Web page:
Is there a best orthopaedic surgeon to see?

The best hip surgeon or the best knee surgeon?

People often want to know “Who is the best hip surgeon”? or “Who is the best knee surgeon?” to see regarding their hip knee.

Fortunately, Australia has an extremely high standard of surgical training and so there are many competent surgeons around and usually no single “best surgeon”.   However, different surgeons do have varying training and experience and so, when deciding who to see, you may want to ask or consider the following:


  1. Where did the surgeon train? In Australia, in takes a long time to become a licensed surgeon! Surgeons first complete medical school (usually 6 years at university), then work in a hospital as a junior doctor or “resident medical officer” 2-4 years and then enter surgery training (4-8 years). i.e by the time a doctor becomes an licensed Orthopaedic Surgeon they have usually studied and trained for around 16 years. The licensing requirements are not as rigorous in many places overseas.
  2. Has the surgeon completed additional sub-specialist “fellowship” training? In addition to the compulsory “basic” orthopaedic training (approx. 16 years – see q1”), some surgeons will undertake additional optional subspecialist fellowship training. This is an opportunity for surgeons to undertake additional training with experts in a particular field. Some surgeons who do fellowships stay in Australia, whereas others take the opportunity to train with experts overseas. Fellowships are not compulsory but provide surgeons with further opportunity to hone their skills under experts in the field. Seeking out a fellowship-trained surgeon may give you further reassurance that your surgeon is a best trained as possible.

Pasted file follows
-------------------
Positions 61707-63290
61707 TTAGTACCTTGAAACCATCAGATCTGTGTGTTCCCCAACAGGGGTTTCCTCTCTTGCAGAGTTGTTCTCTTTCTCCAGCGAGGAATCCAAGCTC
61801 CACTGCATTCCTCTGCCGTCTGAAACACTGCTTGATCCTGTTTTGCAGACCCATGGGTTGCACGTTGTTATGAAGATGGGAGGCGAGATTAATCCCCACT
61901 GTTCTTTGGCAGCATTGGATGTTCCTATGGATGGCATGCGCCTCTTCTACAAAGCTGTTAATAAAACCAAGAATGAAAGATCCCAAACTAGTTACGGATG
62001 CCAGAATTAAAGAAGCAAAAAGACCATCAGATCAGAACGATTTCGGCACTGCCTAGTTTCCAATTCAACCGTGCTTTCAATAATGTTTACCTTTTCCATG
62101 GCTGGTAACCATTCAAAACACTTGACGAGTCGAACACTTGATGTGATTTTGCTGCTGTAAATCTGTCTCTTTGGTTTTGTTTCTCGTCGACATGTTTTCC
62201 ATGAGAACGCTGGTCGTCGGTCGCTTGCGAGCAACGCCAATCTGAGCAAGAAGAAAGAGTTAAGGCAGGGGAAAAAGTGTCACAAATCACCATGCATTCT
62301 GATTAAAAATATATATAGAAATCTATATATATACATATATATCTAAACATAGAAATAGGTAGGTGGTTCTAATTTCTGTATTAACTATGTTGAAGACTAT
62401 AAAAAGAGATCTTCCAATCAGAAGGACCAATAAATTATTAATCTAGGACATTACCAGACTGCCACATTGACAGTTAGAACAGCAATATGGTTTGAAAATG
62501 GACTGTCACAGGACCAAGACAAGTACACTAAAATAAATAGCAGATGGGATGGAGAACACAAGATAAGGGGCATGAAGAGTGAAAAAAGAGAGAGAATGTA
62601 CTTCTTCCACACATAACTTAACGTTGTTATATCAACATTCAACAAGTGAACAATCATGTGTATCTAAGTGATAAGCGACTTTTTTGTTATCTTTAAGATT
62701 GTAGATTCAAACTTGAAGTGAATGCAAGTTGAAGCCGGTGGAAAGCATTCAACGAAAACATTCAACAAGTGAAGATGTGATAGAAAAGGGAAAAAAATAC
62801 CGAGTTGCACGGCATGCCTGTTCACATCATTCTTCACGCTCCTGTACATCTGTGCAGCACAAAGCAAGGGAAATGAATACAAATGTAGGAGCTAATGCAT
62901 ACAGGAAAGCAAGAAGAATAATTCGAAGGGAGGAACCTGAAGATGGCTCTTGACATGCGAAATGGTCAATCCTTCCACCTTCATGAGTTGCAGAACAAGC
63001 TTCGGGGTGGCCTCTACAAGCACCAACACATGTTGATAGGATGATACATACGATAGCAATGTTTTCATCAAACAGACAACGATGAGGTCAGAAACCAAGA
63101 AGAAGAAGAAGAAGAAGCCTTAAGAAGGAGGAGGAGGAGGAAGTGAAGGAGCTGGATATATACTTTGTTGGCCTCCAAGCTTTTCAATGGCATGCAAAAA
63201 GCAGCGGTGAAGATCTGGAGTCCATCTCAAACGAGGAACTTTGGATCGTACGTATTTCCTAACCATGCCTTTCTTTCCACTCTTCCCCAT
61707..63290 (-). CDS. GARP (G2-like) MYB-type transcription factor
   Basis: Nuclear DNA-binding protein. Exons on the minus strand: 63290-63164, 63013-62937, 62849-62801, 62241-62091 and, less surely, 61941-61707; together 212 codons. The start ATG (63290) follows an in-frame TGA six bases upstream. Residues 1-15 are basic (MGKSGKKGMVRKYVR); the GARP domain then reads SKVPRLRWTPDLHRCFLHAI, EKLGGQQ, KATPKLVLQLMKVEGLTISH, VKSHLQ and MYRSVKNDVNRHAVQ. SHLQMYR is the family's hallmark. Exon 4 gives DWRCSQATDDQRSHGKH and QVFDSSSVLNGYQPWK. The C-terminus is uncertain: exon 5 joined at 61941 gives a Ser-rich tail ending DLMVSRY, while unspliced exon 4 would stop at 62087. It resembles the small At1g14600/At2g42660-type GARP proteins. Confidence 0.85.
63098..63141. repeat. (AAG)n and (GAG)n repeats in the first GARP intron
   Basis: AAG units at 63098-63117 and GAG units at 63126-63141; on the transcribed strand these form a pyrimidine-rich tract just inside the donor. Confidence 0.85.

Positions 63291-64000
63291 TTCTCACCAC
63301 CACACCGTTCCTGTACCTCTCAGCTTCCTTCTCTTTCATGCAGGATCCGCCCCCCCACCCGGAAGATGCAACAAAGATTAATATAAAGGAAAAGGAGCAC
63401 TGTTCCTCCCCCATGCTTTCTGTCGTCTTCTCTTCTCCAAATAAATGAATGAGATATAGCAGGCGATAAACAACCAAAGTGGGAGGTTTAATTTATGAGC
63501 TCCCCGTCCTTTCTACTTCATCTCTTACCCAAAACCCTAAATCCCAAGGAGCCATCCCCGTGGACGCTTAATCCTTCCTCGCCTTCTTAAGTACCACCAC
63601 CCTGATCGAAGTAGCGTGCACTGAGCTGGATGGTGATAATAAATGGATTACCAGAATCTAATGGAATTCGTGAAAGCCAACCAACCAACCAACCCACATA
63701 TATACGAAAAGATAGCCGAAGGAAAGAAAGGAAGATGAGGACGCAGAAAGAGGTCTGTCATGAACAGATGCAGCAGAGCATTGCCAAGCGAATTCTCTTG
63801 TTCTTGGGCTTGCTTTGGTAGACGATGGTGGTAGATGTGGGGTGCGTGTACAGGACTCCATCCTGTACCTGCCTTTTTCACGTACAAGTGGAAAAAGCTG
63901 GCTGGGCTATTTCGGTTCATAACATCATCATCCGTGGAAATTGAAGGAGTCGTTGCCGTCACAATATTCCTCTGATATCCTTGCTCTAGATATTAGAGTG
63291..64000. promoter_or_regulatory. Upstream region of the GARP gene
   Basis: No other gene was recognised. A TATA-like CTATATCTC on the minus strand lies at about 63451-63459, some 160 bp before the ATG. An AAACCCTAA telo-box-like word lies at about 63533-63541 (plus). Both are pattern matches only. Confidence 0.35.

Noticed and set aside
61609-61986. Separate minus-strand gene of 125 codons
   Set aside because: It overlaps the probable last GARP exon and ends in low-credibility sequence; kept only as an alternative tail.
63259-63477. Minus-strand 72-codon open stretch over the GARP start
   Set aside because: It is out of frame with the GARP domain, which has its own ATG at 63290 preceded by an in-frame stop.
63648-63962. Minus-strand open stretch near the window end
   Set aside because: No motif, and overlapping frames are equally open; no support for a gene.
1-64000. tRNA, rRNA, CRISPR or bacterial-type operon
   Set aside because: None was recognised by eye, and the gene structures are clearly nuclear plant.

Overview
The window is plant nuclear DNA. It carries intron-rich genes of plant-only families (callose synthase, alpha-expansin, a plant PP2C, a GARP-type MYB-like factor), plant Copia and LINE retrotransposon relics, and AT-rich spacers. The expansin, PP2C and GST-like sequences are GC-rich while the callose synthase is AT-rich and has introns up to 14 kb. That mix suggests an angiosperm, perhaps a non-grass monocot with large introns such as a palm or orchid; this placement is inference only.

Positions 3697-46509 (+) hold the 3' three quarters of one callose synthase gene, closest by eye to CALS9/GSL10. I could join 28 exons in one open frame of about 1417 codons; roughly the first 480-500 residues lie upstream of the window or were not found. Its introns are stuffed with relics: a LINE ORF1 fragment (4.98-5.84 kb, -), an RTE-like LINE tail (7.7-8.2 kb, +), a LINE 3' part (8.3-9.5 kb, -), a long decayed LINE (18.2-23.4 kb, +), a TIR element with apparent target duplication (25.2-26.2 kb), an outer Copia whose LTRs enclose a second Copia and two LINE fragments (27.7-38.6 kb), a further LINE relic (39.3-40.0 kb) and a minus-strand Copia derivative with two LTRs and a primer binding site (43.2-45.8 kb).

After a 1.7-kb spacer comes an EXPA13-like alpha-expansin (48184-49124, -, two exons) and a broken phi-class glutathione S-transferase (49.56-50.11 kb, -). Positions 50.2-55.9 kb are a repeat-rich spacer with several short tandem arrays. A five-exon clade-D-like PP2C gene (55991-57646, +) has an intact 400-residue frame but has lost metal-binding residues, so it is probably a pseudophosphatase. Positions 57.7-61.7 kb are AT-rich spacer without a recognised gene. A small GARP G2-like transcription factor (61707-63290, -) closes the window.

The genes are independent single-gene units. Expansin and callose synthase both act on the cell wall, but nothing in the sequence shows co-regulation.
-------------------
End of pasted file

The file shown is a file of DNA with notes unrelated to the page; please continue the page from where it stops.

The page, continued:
3. How many of a particular operation does a surgeon do a year? There is strong evidence in the literature that surgeons who do high volume of a particular procedure are more reliably to achieve good results. There is often truth to the old saying of “practice makes perfect”. While some rare surgeons may be able to operate all over the body and achieve reproducible results even on operations that they do infrequently, most surgeons are more confident with operations that they do regularly.


  1. Is the surgeon willing to put you in touch with other patients who have had the procedure? Being able to talk directly to past patients is usually enormously educational, helpful and reassuring. A good surgeon will usually have no hesitation in putting prospective patients in touch with past patients.


  1. Do you and the surgeon have good rapport?
    With many competent surgeons available, often the best recommendation is to trust your instincts and to go with a surgeon with whom you “clicked” and have a good relationship. The surgeon you choose will not just be operating on you but will be managing your care in the hospital as well as following you up afterwards. If you see one surgeon but for, whatever, don’t feel comfortable to proceed, it is often wise to seen another opinion. Patient-surgeon rapport and confidence is important.